When came time to launch iPod, advertising team came up with range posters for Job's approval. They pinned them up on wall, with the traditional photos of iPod-on-background images at right end, and at left, the most graphic images which showed just a silhouette of someone dancing with just the earphone wires suggesting product. Ad team all stood firmly down the left end to try to force Jobs down to them. But he loved the traditional pics at first, and had to be practically dragged down to the graphic end. Not surprisingly he was soon claiming that the idea was all his.

2006, Jobs finally got right to distribute music of ob Dylan, his hero. Part of the deal was that Dylan would make a commercial for Apple. Up until then, artists had commanded huge fees to appear in ads, but in a Tom Sawyer reversal, Jobs convinced Dylan that he would gain more from the exposure, and he turned out to be right. His album went to No1 for first time in 30 years - Apple gave him credibility with a younger demographic that he couldn't otherwise reach.

Tim Cook, now COO, was able to stay calm with Job's tantrums. "...people mistook some of his comments as ranting or negativism, but it was really just the way he showed passion. So that's how I processed it, and I never took issues personally."

Jobs got on well with Rupert Murdoch, but attacked him fiercely over Fox News."The axis today is not liberal-conservative, it's constructive-destructive, and you've cast your lot with the destructive people. Fox has become an incredibly destructive force in our society." Murdoch later said he was used to people like Jobs complaining about Fox. "He's got sort of a left wing view of this." he said.

Murdoch also had a great line about having dinner at Job's place. "It's a great experience, as long as you get out before the local restaurants close."

Atlantic Review

(NY Times article) One of the questions I wrestled with when writing about Steve Jobs was how smart he was. On the surface, this should not have been much of an issue. You’d assume the obvious answer was: he was really, really smart. Maybe even worth three or four reallys. After all, he was the most innovative and successful business leader of our era and embodied the Silicon Valley dream writ large: he created a start-up in his parents’ garage and built it into the world’s most valuable company.

But I remember having dinner with him last year around his kitchen table, as he did almost every evening with his wife and kids. Someone brought up one of those brain-teasers involving a monkey having to carry a load of bananas across a desert, with a set of restrictions about how far and how many he could carry at one time, and you were supposed to figure out how long it would take. Jobs tossed out a few intuitive guesses but showed no interest in grappling with the problem rigorously. I thought about how Bill Gates would have gone click-click-click and logically nailed the answer in 15 seconds, and also how Gates devoured science books as a holiday pleasure. But then something else occurred to me: Gates never made the iPod. Instead, he made the Zune.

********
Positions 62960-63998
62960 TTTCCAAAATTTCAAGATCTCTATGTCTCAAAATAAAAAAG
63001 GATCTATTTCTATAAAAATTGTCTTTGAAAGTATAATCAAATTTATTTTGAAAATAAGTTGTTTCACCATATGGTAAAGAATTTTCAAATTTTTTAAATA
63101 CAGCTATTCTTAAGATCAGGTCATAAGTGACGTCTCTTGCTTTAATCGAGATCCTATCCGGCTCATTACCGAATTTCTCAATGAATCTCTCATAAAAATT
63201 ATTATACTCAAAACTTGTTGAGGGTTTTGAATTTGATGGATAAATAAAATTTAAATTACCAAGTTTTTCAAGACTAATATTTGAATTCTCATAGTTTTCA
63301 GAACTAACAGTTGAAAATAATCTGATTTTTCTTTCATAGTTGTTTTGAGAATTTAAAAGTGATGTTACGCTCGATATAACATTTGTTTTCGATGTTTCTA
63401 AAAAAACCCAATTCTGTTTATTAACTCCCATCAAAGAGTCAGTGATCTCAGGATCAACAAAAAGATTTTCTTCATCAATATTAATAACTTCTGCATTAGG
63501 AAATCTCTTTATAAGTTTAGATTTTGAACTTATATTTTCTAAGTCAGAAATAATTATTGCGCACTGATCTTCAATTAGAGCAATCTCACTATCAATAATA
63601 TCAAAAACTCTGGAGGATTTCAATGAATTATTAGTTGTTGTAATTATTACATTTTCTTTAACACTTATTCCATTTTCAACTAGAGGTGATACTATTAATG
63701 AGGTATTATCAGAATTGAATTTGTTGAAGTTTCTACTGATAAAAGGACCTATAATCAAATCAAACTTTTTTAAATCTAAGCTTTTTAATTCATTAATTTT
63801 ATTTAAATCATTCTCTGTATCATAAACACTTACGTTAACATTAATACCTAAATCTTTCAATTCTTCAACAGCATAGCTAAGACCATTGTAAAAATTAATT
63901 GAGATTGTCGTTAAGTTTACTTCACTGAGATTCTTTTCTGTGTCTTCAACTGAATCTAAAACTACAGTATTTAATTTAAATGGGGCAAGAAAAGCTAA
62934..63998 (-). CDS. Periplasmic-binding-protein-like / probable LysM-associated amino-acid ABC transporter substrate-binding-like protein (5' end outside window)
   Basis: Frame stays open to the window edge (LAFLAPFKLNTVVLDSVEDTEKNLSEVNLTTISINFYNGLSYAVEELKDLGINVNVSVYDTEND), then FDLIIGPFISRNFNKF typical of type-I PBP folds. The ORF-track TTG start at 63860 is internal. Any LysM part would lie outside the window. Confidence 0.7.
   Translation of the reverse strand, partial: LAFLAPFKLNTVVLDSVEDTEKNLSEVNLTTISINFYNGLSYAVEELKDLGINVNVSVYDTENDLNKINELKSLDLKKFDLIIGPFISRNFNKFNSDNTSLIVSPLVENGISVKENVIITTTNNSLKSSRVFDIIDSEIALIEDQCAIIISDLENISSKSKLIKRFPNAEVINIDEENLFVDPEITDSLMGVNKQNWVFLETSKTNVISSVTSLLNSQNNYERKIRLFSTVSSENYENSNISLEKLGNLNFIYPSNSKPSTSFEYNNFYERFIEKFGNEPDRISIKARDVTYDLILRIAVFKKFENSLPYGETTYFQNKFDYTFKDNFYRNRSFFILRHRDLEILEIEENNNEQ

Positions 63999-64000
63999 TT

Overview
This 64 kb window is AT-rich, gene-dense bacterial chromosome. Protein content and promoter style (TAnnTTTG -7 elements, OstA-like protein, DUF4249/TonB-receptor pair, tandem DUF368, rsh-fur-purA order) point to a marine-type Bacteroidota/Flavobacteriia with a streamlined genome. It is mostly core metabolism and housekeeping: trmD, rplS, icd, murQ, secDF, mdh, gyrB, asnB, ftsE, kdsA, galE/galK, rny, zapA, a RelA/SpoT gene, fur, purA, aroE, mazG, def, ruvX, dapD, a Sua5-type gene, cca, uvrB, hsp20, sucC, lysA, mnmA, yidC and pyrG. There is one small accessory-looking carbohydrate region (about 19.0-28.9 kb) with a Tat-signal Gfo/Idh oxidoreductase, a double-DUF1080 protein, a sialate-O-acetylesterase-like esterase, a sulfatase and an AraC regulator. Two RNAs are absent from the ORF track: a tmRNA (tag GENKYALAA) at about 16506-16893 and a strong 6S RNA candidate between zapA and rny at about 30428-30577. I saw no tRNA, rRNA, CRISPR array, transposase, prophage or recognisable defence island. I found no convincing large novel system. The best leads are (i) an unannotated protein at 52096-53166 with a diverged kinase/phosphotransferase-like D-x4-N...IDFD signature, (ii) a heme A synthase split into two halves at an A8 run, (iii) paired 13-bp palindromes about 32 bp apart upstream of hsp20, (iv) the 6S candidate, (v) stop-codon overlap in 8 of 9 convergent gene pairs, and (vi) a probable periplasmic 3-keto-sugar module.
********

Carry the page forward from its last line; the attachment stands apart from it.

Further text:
So was Jobs smart? Not conventionally. Instead, he was a genius. That may seem like a silly word game, but in fact his success dramatises an interesting distinction between intelligence and genius. His imaginative leaps were instinctive, unexpected and at times magical. They were sparked by intuition, not analytic rigour. Trained in Zen Buddhism, Jobs came to value experiential wisdom over empirical analysis. He didn’t study data or crunch numbers, but like a pathfinder he could sniff the winds and sense what lay ahead.

He told me he began to appreciate the power of intuition, in contrast to what he called “Western rational thought”, when he wandered around India after dropping out of college. “The people in the Indian countryside don’t use their intellect like we do,” he said. “They use their intuition instead…  Intuition is a very powerful thing, more powerful than intellect, in my opinion. That’s had a big impact on my work.”

Jobs also had a lot of imagination and knew how to apply it. As Einstein said, “Imagination is more important than knowledge.” Einstein is, of course, the true exemplar of genius. He had contemporaries who could probably match him in pure intellectual firepower when it came to mathematical and analytic processing. Henri Poincaré, for example, first came up with some of the components of special relativity, and David Hilbert was able to grind out equations for general relativity around the same time Einstein did. But neither had the imaginative genius to make the full creative leap at the core of their theories, namely that there is no such thing as absolute time and that gravity is a warping of the fabric of space-time. (Okay, it’s not that simple, but that’s why he was Einstein and we’re not.)